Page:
When asked about an experience that stands out for her, Purvis mentions a workshop at Raven Rock State Park. “The herpetology workshops were my favorite. I had one day for herps at Raven Rock State Park where we learned about the various snakes, lizards, turtles and frogs in North Carolina. The educators had 21 more different herp species that we then had to identify through our notes and ID books. It was awesome and very hands-on! They really went the extra mile and you could tell they all loved their jobs.”

For her community partnership project, Purvis built a wildlife garden at Weymouth Woods Sandhills Nature Preserve which is in her hometown of Southern Pines. The garden includes bird feeders for hummingbirds and year-round, migrating species and a variety of native plants to provide habitat and nectar for pollinators. “It brought together the community by way of the various volunteers and donations received towards completing the project from individuals and businesses. The garden will continue to grow outside of the Weymouth Woods museum which is being renovated and will give park visitors a close-up view of the native wildlife of the Sandhills to foster a more intimate experience with nature.”

When asked how participating in the certification program changed her approach to teaching, Purvis said that it influenced her teaching techniques and approach. “I learned a lot about teaching techniques in terms of little things I didn’t think about before which can be as simple as not wearing sunglasses during outdoor presentations because eye contact is important. And how the teachable moment is better than a strict schedule for hiking. It was also useful to be reminded you should “dip-stick” with your group to know what they are learning and whether you should adjust your approach to keeping them engaged. I learned that there are citizen science projects and way to get involved in any natural history subject you could want to teach! The EE resources out there are boundless and I’m thrilled that the certification program exposed me to so many of them by offering diverse workshops in locations all across the state.”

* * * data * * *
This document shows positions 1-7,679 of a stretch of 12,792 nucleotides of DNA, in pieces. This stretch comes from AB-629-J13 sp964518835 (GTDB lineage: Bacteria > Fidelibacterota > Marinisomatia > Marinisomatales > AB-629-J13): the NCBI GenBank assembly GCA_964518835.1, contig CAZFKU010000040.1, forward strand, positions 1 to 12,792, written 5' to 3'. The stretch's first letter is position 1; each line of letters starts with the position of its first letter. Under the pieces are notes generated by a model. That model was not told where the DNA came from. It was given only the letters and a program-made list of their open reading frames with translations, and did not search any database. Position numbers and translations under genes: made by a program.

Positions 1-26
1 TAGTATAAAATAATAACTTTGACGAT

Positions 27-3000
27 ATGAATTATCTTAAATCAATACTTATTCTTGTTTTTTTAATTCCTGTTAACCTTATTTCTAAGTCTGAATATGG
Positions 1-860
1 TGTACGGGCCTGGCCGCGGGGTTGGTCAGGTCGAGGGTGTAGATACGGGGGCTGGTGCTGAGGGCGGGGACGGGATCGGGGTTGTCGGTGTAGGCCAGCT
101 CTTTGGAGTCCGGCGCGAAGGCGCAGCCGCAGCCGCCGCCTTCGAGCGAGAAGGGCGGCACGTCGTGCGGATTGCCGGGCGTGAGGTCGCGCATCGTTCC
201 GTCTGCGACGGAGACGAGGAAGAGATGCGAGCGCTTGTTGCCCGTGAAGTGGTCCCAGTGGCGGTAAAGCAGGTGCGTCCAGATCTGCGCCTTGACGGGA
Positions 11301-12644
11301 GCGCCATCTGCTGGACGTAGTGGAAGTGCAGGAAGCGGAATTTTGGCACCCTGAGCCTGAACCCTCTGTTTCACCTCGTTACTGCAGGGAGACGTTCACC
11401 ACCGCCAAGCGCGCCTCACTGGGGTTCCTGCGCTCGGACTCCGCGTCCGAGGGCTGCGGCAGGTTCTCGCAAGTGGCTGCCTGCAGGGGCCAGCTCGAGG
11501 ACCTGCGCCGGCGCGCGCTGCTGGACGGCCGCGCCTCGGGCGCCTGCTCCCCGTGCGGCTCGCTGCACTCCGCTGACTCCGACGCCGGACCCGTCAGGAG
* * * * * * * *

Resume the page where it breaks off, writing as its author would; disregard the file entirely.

Purvis feels that education is a much more valuable tool for helping to address environmental issues than people realize. “Even when you’re not outright changing a person’s behavior by telling them about the effects of X and Y on the environment, you’re changing their attitude towards nature by giving them a positive educational experience. What feels like a simple lesson to you might inspire a child to pursue a career in the natural sciences – you never know if that future environmental scientist, ecologist or engineer may go on to do great things for the world. Those special moments in teaching matter. Going the extra mile as an educator to excite your audience matters.”

For more information about Weymouth Woods Sandhills Nature Preserve, visit their website . To learn more about William B. Umstead State Park, visit their website. To find out more about the NC Environmental Education Certification Program visit the Office of Environmental Education and Public Affairs website.